Seras’ infantry meanwhile, are being cut to pieces by the Austrian guns.  Grenier moves his small cavalry detachment forward against the Austrian cavalry battery, but that too becomes a target.

Above:  Another view of the action on the southern flank of the battle.  The French cavalry ready themselves for the next assault.  The Austrian battery at the bridge meanwhile, starts to feel very isolated!

Above:  In the centre, the Italian Guards occupy a small knoll overlooking Kis-Megyer and start to reduce the defences of the farm.  With the Austrian artillery committed elsewhere, there is nothing the defenders can do to respond.

Above:  The Hungarian Insurrection infantry are definitely not used to this sort of thing, but hold their ground!

Above:  With things looking increasingly bad on the left, Archduke John moves Frimont’s reserves to face Mescery’s crumbling flank… Thus doing exactly what Eugène hoped he would do…

Above:  With their horse battery providing supporting fire, the Baden infantry advance to control the northernmost bridge.  Sahuc’s cavalry stand by, ready to take advantage of any opportunity.

Above:  Very quickly, the combined Baden artillery and infantry fire finds its mark and a brigade of Hungarian Insurrection infantry is routed!

Above:  With the Insurrection infantry out of the way, Sahuc’s cavalry quickly cross the bridge and deploy into line.  Sadly missed by our camera, the Austrian regular cavalry brigade launches a charge, but comes off worst and recoils.  However, Sahuc’s men become disordered and fall back across the bridge to rally and try again…

Above:  Back on the southern flank, Grouchy again masses his cavalry and lauches an even more powerful assault against the massed Insurrection Hussars.  The brave cavalry battery is overrun and it surely looks as though the French horsemen are going to sweep away the remnants of Mescery’s hussars…

Above:  A close-up of Grouchy’s charge: The forward line is largely made up of French dragoon brigades belonging to Montbrun’s and Pully’s divisions, with a brigade of French Chasseurs a Cheval and Hussars on their left.

Above:  Colbert’s French hussars provide close backup for Montbrun’s dragoons… Perhaps a little too close…

Above:  Near the southern bridge, the Italian dragoon brigade follows Montbrun’s charge, forcing the French gunners to cease fire as they mask their targets.  Beyond the bridge, one of Seras’ infantry brigades has been broken up by Austrian artillery fire and the other is seriously damaged.  As the battered infantry division pulls back, Durutte’s division moves forward, ready to cross the bridge and exploit Grouchy’s successes.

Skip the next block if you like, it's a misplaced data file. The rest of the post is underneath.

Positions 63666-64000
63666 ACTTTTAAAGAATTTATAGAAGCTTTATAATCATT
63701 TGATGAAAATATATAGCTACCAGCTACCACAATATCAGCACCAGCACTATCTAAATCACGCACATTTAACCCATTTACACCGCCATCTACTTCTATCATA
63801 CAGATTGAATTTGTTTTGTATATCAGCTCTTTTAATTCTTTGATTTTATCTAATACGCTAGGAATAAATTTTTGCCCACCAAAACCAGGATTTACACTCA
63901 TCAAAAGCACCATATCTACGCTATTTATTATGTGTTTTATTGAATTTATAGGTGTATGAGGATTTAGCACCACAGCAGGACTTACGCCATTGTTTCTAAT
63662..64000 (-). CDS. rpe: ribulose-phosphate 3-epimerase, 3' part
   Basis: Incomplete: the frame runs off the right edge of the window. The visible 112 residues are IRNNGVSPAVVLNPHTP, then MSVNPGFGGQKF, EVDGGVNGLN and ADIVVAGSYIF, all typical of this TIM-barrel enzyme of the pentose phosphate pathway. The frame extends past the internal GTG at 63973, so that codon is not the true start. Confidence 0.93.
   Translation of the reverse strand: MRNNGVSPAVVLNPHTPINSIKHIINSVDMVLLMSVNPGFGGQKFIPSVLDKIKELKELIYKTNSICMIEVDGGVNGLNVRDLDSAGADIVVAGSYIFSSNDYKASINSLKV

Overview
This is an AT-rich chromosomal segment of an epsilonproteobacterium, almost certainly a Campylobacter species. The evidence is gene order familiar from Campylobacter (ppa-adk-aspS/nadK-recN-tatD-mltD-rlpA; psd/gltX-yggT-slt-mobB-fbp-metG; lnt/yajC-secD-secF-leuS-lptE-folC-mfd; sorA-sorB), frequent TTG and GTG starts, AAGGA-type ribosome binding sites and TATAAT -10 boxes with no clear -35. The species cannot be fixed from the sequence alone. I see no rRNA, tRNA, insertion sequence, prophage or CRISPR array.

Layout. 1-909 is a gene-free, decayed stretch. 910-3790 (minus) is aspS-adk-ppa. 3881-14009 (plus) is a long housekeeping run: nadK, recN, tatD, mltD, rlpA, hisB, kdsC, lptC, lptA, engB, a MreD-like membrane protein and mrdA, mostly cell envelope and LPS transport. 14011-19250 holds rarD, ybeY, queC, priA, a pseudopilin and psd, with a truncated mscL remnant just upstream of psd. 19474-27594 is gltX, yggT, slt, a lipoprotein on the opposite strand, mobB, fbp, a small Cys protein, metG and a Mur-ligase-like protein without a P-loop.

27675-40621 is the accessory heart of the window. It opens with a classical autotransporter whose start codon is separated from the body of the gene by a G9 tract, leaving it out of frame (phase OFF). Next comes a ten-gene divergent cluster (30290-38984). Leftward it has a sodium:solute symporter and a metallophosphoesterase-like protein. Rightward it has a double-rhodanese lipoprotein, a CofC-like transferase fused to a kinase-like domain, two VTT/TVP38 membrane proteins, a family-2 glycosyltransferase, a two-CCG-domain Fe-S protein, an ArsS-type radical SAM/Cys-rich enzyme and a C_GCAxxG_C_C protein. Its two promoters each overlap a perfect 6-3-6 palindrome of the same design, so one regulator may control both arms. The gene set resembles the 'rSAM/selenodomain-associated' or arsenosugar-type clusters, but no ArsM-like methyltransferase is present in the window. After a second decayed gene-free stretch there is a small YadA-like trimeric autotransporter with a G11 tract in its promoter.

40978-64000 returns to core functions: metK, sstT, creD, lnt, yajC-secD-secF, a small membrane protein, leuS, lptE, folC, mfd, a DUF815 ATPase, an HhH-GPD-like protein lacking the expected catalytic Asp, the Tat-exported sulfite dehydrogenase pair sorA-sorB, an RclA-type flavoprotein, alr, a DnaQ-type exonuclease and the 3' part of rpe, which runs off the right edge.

Above:  Things look desperate from Mescery’s point of view.  In the foreground, two hussar brigades (one regular and one Insurrection) remain routed and are in need of rallying, while the remaining three hussar brigades (one regular and two Insurrection) look about to be swept away.

Above:  Archduke John looks on apprehensively from his hill top and turns Frimont’s reserves, ready to face the coming onslaught from the south.

Above:  Prince Eugène meanwhile, positions himself near his Italian Royal Guards, as they push their artillery closer to Kis-Megyer.

Above:  Somewhat astonishingly, the French cavalry completely failed to break through the heroic Hungarian Insurrection hussars!  With friendly cavalry following on so closely behind, the disordered French cavalry are milling about in confusion when the Hungarians launch their counter-attack!

Above:  The view a few moments later…  Most of the French and Italian cavalry was thrown back across the Pancza, save for a single brigade of dragoons!  However, it was to be a pyrrhic victory for the Austrians – Mescery was killed at the head of his men and the two heroic brigades of Insurrection Hussars charged on to destruction, leaving a single regiment of regular hussars still in the fight and soon to be overwhelmed by vengeful Frenchmen.